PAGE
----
Questions and Answers Regarding the CARES Act PPP Loan

Footnotes for this article are available for download in the formatted PDF at the end of this page.

Providing critical guidance to millions, the U.S. Small Business Administration (“SBA”) issued two Interim Final Rules (collectively, the “Rules”) relating to the Paycheck Protection Program (the “PPP”), and its Office of General Counsel issued an interpretative memorandum (the “Memo”) about the PPP, all in an three-day span beginning on April 2, 2020. The Rules implement Sections 1102 and 1106 of the Coronavirus, Aid, Relief, and Economic Security Act (the “CARES Act”) and help clarify (along with the Memo) some of the questions on the minds of businesses, financial institutions, and their respective stakeholders. At the same time, the guidance received to-date leaves many questions unanswered and suggest further SBA guidance in key areas, including the forgiveness of PPP loans.

We tailored the questions and answers below to businesses seeking relief under the PPP. They give an overview of the PPP and the key terms of loans made under it.  We based them on questions we have received, as well as the Rules, the Memo, the CARES Act, and relevant information that the U.S. Department of the Treasury (“Treasury”) has made available.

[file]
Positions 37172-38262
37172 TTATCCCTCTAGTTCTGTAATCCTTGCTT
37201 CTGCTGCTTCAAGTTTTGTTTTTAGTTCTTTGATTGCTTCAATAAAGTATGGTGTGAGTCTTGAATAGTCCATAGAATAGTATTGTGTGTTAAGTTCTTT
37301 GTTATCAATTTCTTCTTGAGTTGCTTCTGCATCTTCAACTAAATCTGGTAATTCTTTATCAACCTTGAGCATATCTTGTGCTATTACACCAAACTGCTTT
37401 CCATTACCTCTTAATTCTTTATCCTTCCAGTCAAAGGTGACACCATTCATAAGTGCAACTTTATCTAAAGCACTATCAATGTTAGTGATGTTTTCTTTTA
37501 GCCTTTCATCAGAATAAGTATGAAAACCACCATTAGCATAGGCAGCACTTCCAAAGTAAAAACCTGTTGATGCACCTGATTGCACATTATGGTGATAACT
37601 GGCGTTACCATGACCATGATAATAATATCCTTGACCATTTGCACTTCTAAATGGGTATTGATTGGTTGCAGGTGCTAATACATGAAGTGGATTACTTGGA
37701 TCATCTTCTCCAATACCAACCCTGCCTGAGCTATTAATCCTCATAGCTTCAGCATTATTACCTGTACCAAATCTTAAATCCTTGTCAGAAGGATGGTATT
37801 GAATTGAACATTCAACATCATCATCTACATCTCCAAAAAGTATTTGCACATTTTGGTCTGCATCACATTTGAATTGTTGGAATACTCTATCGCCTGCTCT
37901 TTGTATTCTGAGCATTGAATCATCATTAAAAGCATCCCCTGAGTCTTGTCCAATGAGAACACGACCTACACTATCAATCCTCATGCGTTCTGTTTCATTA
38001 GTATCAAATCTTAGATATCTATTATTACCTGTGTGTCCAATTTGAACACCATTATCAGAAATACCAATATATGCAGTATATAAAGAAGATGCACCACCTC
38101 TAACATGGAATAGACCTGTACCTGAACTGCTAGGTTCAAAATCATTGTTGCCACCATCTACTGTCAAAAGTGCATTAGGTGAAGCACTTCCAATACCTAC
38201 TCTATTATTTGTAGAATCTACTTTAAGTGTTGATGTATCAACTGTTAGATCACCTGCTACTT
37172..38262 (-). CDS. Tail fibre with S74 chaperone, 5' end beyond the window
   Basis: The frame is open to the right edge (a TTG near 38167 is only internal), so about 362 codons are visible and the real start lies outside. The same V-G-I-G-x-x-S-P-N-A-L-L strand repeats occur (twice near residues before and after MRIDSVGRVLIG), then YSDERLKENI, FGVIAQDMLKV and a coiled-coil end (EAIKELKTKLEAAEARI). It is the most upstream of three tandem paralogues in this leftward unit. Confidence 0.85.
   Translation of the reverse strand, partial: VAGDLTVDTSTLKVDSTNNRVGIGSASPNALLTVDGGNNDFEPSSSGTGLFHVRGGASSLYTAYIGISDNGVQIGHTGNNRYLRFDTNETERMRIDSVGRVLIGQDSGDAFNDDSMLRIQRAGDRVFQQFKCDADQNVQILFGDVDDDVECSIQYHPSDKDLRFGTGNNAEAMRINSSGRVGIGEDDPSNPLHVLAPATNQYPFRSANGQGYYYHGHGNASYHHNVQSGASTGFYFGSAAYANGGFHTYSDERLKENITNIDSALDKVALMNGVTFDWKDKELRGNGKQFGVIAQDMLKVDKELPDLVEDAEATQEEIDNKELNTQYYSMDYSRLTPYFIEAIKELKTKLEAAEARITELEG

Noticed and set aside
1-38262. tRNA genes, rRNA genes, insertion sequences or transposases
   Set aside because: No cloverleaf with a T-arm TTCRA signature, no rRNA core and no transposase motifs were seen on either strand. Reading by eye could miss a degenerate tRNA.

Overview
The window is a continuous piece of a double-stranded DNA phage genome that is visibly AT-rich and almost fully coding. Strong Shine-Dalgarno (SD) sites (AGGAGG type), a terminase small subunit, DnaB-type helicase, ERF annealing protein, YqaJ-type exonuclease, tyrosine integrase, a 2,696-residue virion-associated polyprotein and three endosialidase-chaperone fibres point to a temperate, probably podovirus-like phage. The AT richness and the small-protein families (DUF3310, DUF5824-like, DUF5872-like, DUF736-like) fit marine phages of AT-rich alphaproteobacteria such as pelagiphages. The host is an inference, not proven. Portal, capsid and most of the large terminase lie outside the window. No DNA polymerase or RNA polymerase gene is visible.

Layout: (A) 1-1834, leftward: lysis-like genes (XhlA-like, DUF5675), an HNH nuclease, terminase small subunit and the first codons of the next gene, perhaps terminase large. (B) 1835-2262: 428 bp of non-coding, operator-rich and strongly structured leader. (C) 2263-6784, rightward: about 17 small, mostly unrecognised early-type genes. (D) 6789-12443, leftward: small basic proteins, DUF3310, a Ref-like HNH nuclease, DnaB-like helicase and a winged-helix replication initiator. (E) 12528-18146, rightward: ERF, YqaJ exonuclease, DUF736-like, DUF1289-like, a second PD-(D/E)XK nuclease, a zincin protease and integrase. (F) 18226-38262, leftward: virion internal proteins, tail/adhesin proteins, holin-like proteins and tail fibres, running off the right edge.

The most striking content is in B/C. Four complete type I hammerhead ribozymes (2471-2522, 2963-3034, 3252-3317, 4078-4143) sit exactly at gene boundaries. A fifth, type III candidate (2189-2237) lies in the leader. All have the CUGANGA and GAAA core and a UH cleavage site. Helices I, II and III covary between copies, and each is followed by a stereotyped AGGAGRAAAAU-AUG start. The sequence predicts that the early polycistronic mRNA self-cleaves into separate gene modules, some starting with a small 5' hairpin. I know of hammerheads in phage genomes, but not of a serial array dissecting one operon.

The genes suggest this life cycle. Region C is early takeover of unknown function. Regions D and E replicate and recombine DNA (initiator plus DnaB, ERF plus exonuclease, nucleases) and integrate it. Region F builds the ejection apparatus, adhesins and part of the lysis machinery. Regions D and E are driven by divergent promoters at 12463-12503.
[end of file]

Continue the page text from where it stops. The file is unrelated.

We continue to monitor SBA and Treasury publications and pronouncements, because new PPP-related information continues to be released on a near daily basis.

1. What is the PPP?

The PPP is a brand-new loan program created by the CARES Act. The PPP expands SBA’s 7(a) loan program for the time period of February 15, 2020, through June 30, 2020.  SBA guarantees 100% of each PPP loan, and as further described below, up to 100% of each PPP loan (plus any accrued interest) may be forgiven.

2. How much money is available for loans under the PPP?

The CARES Act designated $349 billion for the PPP.

3. Who administers and makes loans under the PPP?

SBA’s network of around 1,800 financial institutions administers and may make loans under the PPP, rather than SBA. Additional financial institutions may participate in the PPP once SBA approves and enrolls them as approved lenders. 

4. Who is generally eligible to obtain loans under the PPP (subject to the below-described waivers)?1

  • “Small businesses concerns” (the traditional recipients of 7(a) loans);
  • Any other business concern (“Applicant”) that employs not more than 500 employees;
  • Any Applicant that employs not more than the number of employees set forth in the size standard established by SBA for the Applicant’s industry; and2
  • An Applicant whose headcount exceeds the limits described in the preceding two bullets if the Employer has (a) multiple physical locations, with no location having more than 500 employees, and (b) a North American Industry Classification System (“NAICS”) code beginning with 72 at the time of disbursal of a Program loan.